If you’re using lemon juice (which is my preference), 1/16 of the total liquid should be lemon juice, and the rest should be water. For example, if you’re making 16 cups of poaching liquid, 1 cup should be lemon juice. If you’re making 8 cups of poaching liquid, ½ cup should be lemon juice. 12 cups of liquid, ¾ lemon juice… you get the idea.

If you’re using white wine, 1/8 of the total liquid should be wine, and the rest should be water. For example, if you’re making 16 cups of poaching liquid, 2 cups of the liquid should be wine—8 cups of liquid will need 1 cup of wine, etc. If you’re using white wine, I recommend adding the juice of two fresh lemons to the poaching liquid for flavor.

Now that you know how much water and lemon juice/wine you’ll need, you can start making your court bouillon. In a large pot, melt 3 tbsp of butter over medium heat. Add the onion, celery, and carrots to the pot and stir to coat with butter. Place the lid on the pot and let the vegetables soften for about 10 minutes.

Meanwhile, place a 1 foot square piece of cheesecloth on your countertop. In the center, place the fresh herbs, lemon peel, peppercorns, and cloves. Tie the corners together to create an “herb bundle.”

When vegetables have softened, add the water and the lemon juice/white wine to the pot. Bring to a boil, reduce heat to medium low, and simmer for a few minutes. Skim the foam that rises to the top. Add your herb bundle to the pot. Salt the broth to taste. Turn heat to low and simmer the court bouillon for about 1 hour.

Turn off the heat and allow the court bouillon to return to room temperature. Strain the bouillon into another pot and discard the vegetables and herb bundle. Use the room temperature court bouillon to poach your fish.


¼ cup butter or butter substitute
3 tbsp all-purpose baking flour (more or less depending)
2 cups court bouillon from your poached fish—or vegetable broth
3 tbsp whole grain Dijon mustard
¼ cup white wine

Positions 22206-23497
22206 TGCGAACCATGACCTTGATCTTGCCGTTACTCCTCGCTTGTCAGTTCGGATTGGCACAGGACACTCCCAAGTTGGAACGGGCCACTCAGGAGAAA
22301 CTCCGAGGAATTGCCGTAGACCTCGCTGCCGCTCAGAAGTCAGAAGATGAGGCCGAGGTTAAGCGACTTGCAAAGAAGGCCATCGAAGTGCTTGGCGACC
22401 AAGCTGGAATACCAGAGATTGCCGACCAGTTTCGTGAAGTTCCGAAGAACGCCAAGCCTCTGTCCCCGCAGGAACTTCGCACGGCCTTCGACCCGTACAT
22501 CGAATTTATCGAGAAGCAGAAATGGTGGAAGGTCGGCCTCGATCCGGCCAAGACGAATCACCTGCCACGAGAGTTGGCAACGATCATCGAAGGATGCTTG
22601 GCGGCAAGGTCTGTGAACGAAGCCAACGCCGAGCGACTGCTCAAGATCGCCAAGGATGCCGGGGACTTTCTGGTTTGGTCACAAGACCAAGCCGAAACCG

2 tbsp minced fresh dill
¾ tsp salt, or more to taste
Juice of 1 fresh lemon

Serves 8-10
Kosher Key: Dairy or Pareve


In a small saucepan, melt the butter over medium heat. Use a whisk to mix in the flour into the melted butter by tablespoonfuls until the mixture is the consistency of thick honey. Add the court bouillon, Dijon mustard, white wine, fresh dill and salt to the pot. Whisk all ingredients together and bring to a boil. Reduce heat to low and simmer the sauce until it thickens to a nice consistency (about 5 minutes). Remove the sauce from heat and stir in the fresh lemon juice. Serve sauce warm over hot poached fish.



1 cup mayonnaise (pick a good quality organic one if possible—or if you know how to make homemade, event better!)
Juice from 1 fresh lemon
Zest from ½ fresh lemon peel
3 tbsp fresh dill, minced
2 tbsp fresh parsley leaves, minced
½ tsp fresh tarragon, minced

Serves 8-10
Kosher Key: Pareve

Mix all ingredients together in a bowl till well blended. Store in the refrigerator for at least 1 hour before serving so flavors have a chance to marinate. Best served with cold poached fish.

Comments (7)Post a Comment

  1. I love cooking salmon and I’m really looking forward to using my poacher for the first time – thanks for making the instructions so clear. A couple of questions: (1) should the skin be removed from the fillet prior to cooking? Or, if it’s left on, how easy will it be to remove after cooking without the fish falling apart? and (2) If I’m poaching 2 fillets consecutively, can I use the same court bouillon for both, or will I need to make 2 batches … one for each fillet?

    1. Hi Verna, sorry it took me some time to respond to your comment– for some reason I missed it. You should ask the fish counter to remove the skin for you. Removing it after the fact is tricky, especially with large fillets, and you’ll crumble the fillet if you’re not careful. As for the court bouillon, you can definitely use the same batch for two fillets, no problem. Good luck!